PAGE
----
Literary Yard

Search for meaning

By: Dixon Hearne


Steel mummies rust in scattered heaps
as if tossed by pitchfork—
littering the desert floor,
changing shape with light and shadow
and imagination.
Debris. History. Art.
A child’s roadside guessing game,
chards and nuances of some former world
worn tired and frail.
Abandoned to the elements,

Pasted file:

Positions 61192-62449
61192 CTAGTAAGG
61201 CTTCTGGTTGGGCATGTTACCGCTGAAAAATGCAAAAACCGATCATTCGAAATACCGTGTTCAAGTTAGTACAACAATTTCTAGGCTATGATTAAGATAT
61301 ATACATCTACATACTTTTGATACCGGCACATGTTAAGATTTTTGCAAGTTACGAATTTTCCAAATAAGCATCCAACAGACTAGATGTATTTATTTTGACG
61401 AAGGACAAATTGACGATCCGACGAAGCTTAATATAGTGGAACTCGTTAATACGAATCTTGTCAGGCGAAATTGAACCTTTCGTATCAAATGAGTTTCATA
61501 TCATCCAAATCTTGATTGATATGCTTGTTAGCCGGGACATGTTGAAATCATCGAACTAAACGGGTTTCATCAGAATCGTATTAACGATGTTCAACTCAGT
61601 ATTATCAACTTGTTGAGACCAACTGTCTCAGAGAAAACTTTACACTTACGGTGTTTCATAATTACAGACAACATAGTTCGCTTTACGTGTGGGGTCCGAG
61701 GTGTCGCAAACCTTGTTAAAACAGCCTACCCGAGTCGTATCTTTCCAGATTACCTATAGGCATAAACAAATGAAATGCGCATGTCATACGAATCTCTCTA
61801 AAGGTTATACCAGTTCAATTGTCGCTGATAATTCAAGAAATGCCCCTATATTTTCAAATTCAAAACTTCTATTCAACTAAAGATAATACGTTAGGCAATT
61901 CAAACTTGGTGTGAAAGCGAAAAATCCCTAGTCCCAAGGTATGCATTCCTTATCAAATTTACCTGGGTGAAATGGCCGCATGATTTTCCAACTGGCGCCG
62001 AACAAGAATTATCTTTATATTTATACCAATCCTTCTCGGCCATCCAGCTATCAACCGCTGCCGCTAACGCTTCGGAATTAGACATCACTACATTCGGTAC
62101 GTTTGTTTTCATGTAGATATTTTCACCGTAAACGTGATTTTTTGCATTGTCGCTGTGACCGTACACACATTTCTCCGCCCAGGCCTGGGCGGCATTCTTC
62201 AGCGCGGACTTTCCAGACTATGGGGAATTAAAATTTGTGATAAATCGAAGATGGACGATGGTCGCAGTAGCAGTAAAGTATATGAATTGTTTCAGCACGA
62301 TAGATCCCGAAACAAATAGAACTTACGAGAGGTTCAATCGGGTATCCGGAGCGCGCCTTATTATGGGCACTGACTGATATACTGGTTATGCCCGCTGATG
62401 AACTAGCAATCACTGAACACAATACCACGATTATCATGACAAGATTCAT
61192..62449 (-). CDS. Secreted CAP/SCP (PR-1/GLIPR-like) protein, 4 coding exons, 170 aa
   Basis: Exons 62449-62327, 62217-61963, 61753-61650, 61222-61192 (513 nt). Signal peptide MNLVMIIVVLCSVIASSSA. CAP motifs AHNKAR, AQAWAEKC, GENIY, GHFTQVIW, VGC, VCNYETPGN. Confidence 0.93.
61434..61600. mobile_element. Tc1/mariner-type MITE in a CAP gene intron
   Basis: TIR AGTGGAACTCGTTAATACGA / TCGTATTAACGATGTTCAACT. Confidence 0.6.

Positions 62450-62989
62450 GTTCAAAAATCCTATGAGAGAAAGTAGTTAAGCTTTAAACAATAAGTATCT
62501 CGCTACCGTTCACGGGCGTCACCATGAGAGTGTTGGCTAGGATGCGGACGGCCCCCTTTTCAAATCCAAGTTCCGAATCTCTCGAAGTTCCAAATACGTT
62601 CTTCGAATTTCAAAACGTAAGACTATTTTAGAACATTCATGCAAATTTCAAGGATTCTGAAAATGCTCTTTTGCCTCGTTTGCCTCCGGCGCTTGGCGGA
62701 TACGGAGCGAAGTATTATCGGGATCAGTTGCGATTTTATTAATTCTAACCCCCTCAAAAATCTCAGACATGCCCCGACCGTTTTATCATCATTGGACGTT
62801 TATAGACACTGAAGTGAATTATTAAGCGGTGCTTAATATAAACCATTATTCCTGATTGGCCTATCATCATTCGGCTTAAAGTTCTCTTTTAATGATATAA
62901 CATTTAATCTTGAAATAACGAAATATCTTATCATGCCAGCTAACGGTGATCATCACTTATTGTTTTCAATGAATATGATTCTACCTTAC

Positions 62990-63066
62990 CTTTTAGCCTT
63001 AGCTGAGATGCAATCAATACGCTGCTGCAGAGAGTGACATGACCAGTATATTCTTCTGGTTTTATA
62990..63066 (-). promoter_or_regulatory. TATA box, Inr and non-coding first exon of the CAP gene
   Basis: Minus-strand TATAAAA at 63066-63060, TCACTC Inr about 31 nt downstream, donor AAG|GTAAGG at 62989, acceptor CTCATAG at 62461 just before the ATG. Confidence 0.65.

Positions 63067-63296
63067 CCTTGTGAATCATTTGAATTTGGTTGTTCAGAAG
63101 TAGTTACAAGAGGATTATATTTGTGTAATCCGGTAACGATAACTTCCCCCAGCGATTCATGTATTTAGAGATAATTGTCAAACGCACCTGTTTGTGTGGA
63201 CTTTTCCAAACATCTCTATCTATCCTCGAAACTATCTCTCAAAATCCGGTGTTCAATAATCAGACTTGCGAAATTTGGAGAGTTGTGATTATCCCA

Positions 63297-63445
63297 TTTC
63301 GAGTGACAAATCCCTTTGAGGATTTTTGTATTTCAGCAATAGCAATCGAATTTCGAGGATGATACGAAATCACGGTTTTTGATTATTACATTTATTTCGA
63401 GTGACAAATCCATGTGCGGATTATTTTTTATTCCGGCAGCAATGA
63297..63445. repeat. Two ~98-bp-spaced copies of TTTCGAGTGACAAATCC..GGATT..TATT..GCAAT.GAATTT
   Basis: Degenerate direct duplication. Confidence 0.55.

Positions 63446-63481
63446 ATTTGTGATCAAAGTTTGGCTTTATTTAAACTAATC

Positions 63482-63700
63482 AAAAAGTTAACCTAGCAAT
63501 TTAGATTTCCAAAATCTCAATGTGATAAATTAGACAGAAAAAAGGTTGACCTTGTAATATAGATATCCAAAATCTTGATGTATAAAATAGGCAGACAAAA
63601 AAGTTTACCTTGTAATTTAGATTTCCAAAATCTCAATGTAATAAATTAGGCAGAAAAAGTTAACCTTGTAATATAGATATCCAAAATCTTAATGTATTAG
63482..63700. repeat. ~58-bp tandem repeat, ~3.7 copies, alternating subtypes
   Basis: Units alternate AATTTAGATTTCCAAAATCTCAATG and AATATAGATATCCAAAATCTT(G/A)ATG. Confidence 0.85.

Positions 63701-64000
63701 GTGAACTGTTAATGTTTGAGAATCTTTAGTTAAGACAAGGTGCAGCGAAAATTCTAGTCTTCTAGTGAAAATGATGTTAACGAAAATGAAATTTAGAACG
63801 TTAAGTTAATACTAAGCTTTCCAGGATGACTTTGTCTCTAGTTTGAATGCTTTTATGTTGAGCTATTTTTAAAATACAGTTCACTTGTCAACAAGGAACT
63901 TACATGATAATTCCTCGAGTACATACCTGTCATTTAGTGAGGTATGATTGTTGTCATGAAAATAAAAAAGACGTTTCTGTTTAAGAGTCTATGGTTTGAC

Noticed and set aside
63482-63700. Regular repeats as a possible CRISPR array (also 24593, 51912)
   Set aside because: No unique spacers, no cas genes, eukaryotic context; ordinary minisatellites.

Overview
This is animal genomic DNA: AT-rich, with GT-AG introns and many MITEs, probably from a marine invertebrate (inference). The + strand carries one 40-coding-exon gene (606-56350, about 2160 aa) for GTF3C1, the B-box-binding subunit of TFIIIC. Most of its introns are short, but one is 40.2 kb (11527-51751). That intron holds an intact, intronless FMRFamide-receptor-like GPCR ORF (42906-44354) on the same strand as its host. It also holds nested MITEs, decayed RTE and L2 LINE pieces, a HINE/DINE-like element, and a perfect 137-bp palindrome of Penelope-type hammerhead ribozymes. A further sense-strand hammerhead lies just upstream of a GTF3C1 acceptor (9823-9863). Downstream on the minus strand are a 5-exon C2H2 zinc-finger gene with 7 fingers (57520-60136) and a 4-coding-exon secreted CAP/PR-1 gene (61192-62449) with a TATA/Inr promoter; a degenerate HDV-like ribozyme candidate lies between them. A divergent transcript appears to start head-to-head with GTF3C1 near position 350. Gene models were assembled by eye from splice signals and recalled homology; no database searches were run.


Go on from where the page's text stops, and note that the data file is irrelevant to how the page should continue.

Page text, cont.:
a diorama,
a place,
a time—
and transitory.


Dixon Hearne writes in the American South. His work has been twice nominated for the Pushcart Prize. His latest book is Plainspeak: New and Selected Poems. His work has been anthologized in Texas Review Press’s Southern Poetry Anthology: Louisiana and Down to the Dark River (Louisiana Literature Press). Other poetry appears in New Plains Review, Poetry South, Tulane Review, Weber: The Contemporary West, Big Muddy, and elsewhere. He is working on a new poetry collection.


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